Hints/Tricks for shucking corn and then removing the kernels from the ears that make it easier and less messy.

Minus a special tool for removing kernels.

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healthierkitchen April 16, 2011
Enjoy, Summer of Eggplant! Glad you've got better weather than we do. My patio is soaking wet right now!
Summer O. April 16, 2011
Thank you! Headed to the patio now with two bowls, a large knife, kitchen towel and parchment paper.
nutcakes April 16, 2011
I agree with healthierkitchen, I slice the kernals off into a bowl and it is minimally messy. Never tried the small inverted bowl, but I will. I just found the right size and shape that works for me, and I don't have to empty the bowl unless I am doing a large quantity.
healthierkitchen April 15, 2011
I saw this on some cooking show or another - not sure which - invert a small bowl inside a larger bowl and stand the ear on the smaller bowl. As Syronai says, run the chef's knife down the ear to cut off the kernels which will remain in the larger bowl. If you're doing a lot of ears you have to empty the bowl a few times, and some kernels will still fly, but it really helps avoid most of the mess.
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jeinde April 15, 2011
Oxo makes a "good grips corn stripper" (just google it...amazon and kitchen stores carry it) that has a cutting blade and the kernels go into an enclosed container. I bought one and it does work. The only bad thing is that the container only holds kernels from about one ear of corn so you do have to keep dumping it out, but there is no mess nor kernels all over the kitchen.
Summer O. April 15, 2011
I've got 10 cobs the whole deal will go down on the patio.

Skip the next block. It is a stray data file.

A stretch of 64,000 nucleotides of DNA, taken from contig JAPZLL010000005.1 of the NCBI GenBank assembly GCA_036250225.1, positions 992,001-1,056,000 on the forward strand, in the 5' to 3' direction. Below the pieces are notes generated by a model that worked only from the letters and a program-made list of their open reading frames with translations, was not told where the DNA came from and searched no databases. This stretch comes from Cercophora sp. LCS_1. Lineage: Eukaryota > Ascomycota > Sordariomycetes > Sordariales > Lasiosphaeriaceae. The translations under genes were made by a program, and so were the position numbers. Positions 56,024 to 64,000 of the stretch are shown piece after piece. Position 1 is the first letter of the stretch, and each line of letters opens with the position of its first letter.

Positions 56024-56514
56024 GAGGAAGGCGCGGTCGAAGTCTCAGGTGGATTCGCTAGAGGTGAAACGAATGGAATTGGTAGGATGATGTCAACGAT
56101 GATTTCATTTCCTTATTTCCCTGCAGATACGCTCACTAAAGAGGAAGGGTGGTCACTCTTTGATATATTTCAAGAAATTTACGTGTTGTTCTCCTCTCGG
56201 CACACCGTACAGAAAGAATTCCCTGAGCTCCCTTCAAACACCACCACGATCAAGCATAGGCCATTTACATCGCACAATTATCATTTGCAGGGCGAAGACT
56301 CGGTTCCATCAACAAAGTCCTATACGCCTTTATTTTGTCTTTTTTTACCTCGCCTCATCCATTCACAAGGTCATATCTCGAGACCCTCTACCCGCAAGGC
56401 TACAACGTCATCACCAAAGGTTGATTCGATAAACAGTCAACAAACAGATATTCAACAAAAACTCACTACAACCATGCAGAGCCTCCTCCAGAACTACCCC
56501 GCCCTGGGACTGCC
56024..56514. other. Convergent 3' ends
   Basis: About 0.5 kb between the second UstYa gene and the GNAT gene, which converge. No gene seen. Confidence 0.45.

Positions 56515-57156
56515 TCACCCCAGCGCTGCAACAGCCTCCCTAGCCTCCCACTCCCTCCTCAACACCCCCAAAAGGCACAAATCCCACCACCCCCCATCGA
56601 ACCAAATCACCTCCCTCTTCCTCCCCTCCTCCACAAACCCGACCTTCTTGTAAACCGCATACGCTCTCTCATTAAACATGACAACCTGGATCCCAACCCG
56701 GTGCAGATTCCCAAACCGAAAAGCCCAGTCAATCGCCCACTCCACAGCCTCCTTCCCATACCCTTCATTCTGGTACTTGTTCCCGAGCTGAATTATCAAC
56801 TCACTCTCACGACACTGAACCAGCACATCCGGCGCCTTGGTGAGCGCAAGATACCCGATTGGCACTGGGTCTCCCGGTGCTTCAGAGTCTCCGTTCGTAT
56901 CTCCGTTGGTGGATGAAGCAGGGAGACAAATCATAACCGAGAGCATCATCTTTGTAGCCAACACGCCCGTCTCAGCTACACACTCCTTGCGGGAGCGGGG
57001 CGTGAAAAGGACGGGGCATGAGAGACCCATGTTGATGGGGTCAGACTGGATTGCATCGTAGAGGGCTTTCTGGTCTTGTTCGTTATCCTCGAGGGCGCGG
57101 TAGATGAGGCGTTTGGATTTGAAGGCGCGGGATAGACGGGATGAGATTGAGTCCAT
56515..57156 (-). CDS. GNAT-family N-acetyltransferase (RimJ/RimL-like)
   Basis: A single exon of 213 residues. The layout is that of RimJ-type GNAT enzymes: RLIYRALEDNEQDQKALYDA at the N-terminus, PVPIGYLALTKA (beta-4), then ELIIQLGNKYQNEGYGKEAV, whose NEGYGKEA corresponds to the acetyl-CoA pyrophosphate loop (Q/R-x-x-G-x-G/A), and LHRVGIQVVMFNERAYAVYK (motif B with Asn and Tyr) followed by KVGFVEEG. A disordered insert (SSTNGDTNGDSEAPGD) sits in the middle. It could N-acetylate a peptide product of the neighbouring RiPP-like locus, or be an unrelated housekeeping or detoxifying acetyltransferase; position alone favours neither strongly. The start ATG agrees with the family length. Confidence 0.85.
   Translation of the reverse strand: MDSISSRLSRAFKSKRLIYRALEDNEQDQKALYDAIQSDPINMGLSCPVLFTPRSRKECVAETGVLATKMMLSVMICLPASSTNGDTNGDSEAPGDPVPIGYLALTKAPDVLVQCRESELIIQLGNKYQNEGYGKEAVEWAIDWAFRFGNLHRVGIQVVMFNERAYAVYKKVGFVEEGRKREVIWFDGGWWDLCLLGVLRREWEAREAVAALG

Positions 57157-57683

boulangere April 15, 2011
Ooooh, and after you've stripped the kernels, smoke the cobs and make a killer stock from them. If you don't have a smoker, don't despair. Make a good hot fire in a charcoal grill. Spread out the coals to an even layer. Toss in some handfuls of your favorite smoking chips ( I like alder or apple), lay your cobs across the rack, shut the lid, then close the top and bottom air vents ALMOST all the way. Smoke the cobs to a good dark brown, but not charred. You'll swoon at the flavor from the stock you'll make. And so will your neighbors because they'll be treated to the scent of your efforts.
boulangere April 15, 2011
Love the "not quite go everywhere"! Syronai is right: the best tool is a good chef's knife. Think about working outside where the mess can be hosed down. And wear an apron.
beyondcelery April 15, 2011
Shuck the corn, rinse with cold water, and rub vigorously with a fine-weave cotton towel to get all the silk off (or at least some of it). Put out a sheet of parchment paper or waxed paper on top of a cutting board. Hold the cob in one hand at a slant and use your large chef's knife to cut off the kernels in strips. The paper will help it not go quite everywhere. Break up the kernels with your hands after you're done cutting. It's still going to be messy, but this will really help contain it.

If you still have trouble, try putting out a large glass baking dish, lining that with the paper, and cutting towards that. You have to be careful not to hit your knife on the glass, but this will also help contain the mess.
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